Education

Superintendent Bans Awards Objectifying Students’ Bodies Following Cheerleader Awards Fiasco

SHUTTERSTOCK/ sirtravelalot

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Neetu Chandak Education and Politics Reporter

A Wisconsin school district superintendent banned awards objectifying students’ bodies following backlash over cheerleaders receiving awards for physical features like having the biggest breasts.

Kenosha Unified School District (KUSD) superintendent Dr. Sue Savaglio-Jarvis said in a memo, obtained by The Daily Caller News Foundation on Friday, that “mock awards of any such kind” were not allowed. The letter was sent to principals and administrators in the district.

Tremper High School came under fire, even receiving a formal warning from the American Civil Liberties Union (ACLU) in February, after cheerleaders reportedly received such awards at an annual banquet.

School cheerleader coaches allegedly gave the “Big Boobie” award to the girl with the biggest breasts, the “Big Booty” award to the cheerleader with the biggest buttocks and the “String Bean” award to the skinniest girl in March 2018, The New York Times reported.

The 2018 awards were reportedly conducted in front of a crowd of more than 100 people. Two out of the three mock awards were also given to women in 2017, the ACLU reported in its warning.

Pictured is a trophy. SHUTTERSTOCK/ Athitat Shinagowin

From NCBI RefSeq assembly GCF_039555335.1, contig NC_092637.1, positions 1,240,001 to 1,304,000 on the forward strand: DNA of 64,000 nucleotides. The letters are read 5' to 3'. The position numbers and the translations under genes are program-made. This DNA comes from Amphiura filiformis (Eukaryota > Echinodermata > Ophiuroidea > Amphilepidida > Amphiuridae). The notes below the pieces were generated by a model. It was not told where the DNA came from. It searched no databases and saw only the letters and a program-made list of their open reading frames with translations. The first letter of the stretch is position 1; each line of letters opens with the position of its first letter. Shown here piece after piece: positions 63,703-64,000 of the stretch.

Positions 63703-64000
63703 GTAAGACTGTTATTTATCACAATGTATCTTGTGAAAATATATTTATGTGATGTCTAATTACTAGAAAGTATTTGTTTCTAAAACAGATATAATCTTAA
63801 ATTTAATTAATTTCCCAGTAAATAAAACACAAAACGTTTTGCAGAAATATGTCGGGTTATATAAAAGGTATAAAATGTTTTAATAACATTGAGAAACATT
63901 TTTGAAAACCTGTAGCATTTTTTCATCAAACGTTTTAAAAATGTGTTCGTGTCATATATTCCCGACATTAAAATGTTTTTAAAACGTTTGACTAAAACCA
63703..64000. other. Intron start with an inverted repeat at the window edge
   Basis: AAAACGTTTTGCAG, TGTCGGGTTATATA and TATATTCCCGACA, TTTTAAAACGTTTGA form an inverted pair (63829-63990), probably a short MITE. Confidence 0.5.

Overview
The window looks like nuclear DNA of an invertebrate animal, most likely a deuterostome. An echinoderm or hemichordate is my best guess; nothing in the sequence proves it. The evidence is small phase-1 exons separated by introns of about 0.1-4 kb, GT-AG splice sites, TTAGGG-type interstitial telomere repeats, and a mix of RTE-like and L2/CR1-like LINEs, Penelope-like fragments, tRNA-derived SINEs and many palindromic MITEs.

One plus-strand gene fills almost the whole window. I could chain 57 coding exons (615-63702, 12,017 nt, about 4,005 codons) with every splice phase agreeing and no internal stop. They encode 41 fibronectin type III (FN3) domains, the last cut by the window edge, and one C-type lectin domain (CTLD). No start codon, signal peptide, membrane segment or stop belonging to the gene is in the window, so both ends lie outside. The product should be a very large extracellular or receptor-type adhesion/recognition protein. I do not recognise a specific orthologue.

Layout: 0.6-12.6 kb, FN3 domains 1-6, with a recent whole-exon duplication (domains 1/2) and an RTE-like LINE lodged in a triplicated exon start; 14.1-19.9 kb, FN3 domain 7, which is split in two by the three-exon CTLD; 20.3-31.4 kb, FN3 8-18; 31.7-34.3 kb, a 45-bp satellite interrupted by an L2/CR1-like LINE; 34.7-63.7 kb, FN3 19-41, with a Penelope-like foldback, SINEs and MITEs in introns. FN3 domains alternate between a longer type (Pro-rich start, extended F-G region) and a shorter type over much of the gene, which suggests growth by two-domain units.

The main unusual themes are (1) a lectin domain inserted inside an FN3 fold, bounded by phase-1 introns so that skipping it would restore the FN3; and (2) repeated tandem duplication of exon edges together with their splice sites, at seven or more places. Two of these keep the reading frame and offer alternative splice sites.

Pictured is a trophy. SHUTTERSTOCK/ Athitat Shinagowin

A KUSD official previously told TheDCNF that such awards were “not to be given at Tremper cheerleading banquets going forward.”

Savaglio-Jarvis’s letter, however, was a district-wide order informing employees they could be disciplined or fired for student harassment. (RELATED: Teachers On Leave After Alleged Link To Punishing Preschoolers By Having Them Stand Naked In Closet)

“It is imperative that you make clear to the faculty and staff, whom you supervise, that you will not tolerate actions that constitute student discrimination or harassment,” the letter continued.

One of the coaches is no longer a district employee while another volunteer coach is no longer involved, a KUSD spokeswoman said, according to The Associated Press.

“We think this is a step in the right direction for a district plagued by sex discrimination and sexual harassment, but still have questions about its plan to address the underlying culture that led to the incidents the ACLU described in its letter,” Emma Roth, an attorney at the ACLU’s Women’s Rights Project, said in a statement given to TheDCNF. “It’s important that KUSD not use a Band-Aid to cover up a systemic problem. We urge the district to hold trainings for all employees on an ongoing basis and address these issues on a holistic level, rather than treat each individual incident in a piecemeal fashion.”

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